(off topic: what about professional journalists writing "per say" instead of per se... :mad: )

- Phillipe Streiff instead of Philippe Streiff;

- San Paolo and Sao Pablo instead of Sao Paulo (that's correct English spelling);

- Roberto "Pupo" Moreno instead of Roberto Pupo Moreno;

- Naninni instead of Nannini...

... and many other "jewels".

Regards,


Muzza

#28 T54

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Posted 29 July 2004 - 00:51

- LeMans instead of Le Mans and all similar agglutinations of preposition and noun (to French, Italian, Portuguese and Spanish speakers this looks really ugly - unless, of course, it is due, what happens in rare cases only);



To be correct, it's "le Mans", not "Le Mans", unless the phrase begins with the city's name. :)

#29 Kvadrat

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Posted 29 July 2004 - 01:35

There's a British Pathe film on race won by Moss. Film's title was 'Stirling wins more Sterling'. So I think sometimes they changed his real name to similar word to show how much money he earns.

#30 David Hyland

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Posted 29 July 2004 - 03:06

Originally posted by BRG
Remember that William Shakespeare himself spelt his own name a dozen or more different ways.

I always thought that was so he could make fraudulent claims on Social Security...

#31 Muzza

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Posted 29 July 2004 - 04:49

Originally posted by T54


To be correct, it's "le Mans", not "Le Mans", unless the phrase begins with the city's name. :)


Absolutely correct. And let's not even talk about the fact that le is an article, hence 24 Heures du Mans - so the it more precise to refer to the race in English as 24 Hours of Mans than "24 Hours of Le Mans" (but even myself use the latter form). A similar case happens in Italian with Il Mugello.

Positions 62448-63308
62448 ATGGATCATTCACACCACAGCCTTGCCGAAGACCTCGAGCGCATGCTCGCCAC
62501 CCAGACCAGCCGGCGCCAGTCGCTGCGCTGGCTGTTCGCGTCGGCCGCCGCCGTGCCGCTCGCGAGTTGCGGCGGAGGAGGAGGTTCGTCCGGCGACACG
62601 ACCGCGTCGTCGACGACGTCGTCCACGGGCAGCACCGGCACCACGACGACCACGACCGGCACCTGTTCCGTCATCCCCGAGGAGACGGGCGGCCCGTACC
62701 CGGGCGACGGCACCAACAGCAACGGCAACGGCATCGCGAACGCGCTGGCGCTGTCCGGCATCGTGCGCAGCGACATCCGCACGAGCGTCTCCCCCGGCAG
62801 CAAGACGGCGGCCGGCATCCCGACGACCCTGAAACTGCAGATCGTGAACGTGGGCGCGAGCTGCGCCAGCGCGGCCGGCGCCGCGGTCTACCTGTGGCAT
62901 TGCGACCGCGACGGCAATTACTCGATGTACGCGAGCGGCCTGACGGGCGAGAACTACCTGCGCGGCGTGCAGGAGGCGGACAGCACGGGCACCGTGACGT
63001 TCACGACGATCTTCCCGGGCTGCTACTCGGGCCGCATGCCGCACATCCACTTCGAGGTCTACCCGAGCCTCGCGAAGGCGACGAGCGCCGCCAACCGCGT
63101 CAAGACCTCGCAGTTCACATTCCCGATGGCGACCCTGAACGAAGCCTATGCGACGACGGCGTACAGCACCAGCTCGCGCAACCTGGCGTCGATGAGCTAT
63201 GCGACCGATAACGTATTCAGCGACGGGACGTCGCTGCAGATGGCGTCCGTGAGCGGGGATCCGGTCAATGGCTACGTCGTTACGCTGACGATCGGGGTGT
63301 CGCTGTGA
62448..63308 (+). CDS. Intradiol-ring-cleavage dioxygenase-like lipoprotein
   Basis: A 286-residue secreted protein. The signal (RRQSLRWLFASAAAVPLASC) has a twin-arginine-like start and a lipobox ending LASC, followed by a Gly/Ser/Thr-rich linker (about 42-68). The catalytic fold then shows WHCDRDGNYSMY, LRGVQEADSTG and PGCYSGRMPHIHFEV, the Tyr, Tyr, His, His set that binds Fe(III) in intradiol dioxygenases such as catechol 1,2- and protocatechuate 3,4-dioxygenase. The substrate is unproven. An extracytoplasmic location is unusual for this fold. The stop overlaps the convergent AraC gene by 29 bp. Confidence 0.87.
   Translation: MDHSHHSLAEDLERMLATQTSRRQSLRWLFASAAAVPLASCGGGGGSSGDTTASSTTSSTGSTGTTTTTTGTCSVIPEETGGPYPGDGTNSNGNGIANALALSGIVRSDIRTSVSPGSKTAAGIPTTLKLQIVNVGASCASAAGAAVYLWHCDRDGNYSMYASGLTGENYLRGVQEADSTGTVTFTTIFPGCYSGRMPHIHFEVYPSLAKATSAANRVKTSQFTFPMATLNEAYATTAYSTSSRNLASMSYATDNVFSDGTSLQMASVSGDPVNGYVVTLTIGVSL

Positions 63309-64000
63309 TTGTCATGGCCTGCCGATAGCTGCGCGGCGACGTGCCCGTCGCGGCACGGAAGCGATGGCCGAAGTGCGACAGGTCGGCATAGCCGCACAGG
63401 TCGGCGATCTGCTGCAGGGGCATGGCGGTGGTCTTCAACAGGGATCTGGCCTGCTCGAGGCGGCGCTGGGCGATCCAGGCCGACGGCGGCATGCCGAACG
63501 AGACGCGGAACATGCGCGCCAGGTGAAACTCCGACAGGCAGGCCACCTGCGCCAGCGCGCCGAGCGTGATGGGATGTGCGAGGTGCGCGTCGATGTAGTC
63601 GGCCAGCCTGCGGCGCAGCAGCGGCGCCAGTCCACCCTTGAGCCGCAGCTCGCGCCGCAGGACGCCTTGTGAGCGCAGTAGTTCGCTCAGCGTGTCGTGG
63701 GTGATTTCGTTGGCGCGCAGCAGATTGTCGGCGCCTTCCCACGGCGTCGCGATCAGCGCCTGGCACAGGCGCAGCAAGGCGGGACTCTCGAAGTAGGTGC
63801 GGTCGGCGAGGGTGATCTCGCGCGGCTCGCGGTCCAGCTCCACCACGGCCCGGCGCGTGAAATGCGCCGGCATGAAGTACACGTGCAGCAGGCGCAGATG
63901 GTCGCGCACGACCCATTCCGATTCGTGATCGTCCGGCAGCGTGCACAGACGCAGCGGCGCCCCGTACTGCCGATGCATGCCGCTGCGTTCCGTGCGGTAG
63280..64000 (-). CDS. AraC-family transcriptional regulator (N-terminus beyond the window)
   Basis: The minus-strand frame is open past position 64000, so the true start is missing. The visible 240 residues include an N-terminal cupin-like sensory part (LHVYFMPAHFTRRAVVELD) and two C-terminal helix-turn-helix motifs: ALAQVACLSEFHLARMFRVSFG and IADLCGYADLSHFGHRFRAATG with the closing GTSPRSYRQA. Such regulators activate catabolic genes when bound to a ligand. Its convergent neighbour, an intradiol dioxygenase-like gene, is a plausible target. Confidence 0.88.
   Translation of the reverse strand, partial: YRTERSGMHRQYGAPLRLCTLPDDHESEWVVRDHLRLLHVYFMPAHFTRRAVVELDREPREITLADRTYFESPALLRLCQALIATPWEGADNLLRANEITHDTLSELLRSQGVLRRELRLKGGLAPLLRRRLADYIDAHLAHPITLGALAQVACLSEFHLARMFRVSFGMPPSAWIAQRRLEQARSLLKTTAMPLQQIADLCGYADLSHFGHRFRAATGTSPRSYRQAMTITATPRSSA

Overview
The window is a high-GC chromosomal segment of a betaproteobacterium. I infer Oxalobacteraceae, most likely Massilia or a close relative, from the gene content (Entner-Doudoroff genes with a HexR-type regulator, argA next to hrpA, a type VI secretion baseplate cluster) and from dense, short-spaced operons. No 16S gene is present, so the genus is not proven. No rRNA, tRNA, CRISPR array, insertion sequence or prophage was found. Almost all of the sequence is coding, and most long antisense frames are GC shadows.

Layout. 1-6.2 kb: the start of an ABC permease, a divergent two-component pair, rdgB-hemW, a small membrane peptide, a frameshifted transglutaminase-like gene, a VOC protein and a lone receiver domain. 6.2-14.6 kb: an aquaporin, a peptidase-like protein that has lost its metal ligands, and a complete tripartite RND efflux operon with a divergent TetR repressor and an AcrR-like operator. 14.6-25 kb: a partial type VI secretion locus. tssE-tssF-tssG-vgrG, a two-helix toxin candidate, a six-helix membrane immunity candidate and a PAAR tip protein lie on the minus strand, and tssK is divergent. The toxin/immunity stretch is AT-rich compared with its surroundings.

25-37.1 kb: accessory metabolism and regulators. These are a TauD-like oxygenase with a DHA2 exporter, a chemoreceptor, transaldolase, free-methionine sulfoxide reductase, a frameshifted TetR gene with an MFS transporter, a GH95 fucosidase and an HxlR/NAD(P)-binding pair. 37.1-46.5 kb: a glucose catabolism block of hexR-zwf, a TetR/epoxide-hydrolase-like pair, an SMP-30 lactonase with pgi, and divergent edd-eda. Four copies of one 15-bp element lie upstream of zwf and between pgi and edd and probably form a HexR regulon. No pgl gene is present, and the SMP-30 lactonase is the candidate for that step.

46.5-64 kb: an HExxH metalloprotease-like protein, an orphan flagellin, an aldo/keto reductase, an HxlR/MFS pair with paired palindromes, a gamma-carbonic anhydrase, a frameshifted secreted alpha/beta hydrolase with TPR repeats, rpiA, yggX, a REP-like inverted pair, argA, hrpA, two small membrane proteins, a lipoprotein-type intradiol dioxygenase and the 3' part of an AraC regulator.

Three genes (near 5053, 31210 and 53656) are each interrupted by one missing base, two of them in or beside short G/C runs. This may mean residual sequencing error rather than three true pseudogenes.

These are though tougher issues, as they involve some knowledge of the grammar of the original language - and we can give the pundits a break. What I cannot excuse are gross spelling mistakes like the ones mentioned along this thread (particularly if published/broadcasted by the members of the "specialized media"), or errors of syntax, ortography, semantics or morphology in one's own language. Obviously such catastrophies are not "privilege" of the English-speaking media - reading the Brazilian racing "journalists" is one of the surest ways of acquiring a stomach ulcer I know. Argh!

Cheers,


Muzza

#32 T54

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Posted 29 July 2004 - 05:20

These are though tougher issues, as they involve some knowledge of the grammar of the original language



Muzza, of course, you are right. It is certainly not mandatory for anyone to speak another language than his own native tongue unless of course running for Prez in the USA as it gets you 10 extra points... :lol:
Where I object is when some elitist "intellectual" writers are making quotations in a foreign tongue (generally to make a pun or an attack of some kind) and have no real clue of what they are actually expressing, the result being a poorly worded mess.
I believe that it is the summum of a writer's arrogance and consider this just as bad or worse than anyone misspelling Ken's name. As far as reading this stuff, it is as annoying to me as listening to badly conducted Beethoven. For the love of words, I would at least ASK someone who actually knows before printing such slop. Of course it is not going to ruin my day but I lose a lot of respect for a writer when such maladroit attempts are made.
Regards,

T54 :(

#33 conjohn

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Posted 29 July 2004 - 05:29

...and it is Knutstorp (even Ring Knutstorp) rather than Knutsdorp...

but my favorite still is this, a real double whammy...


Posted Image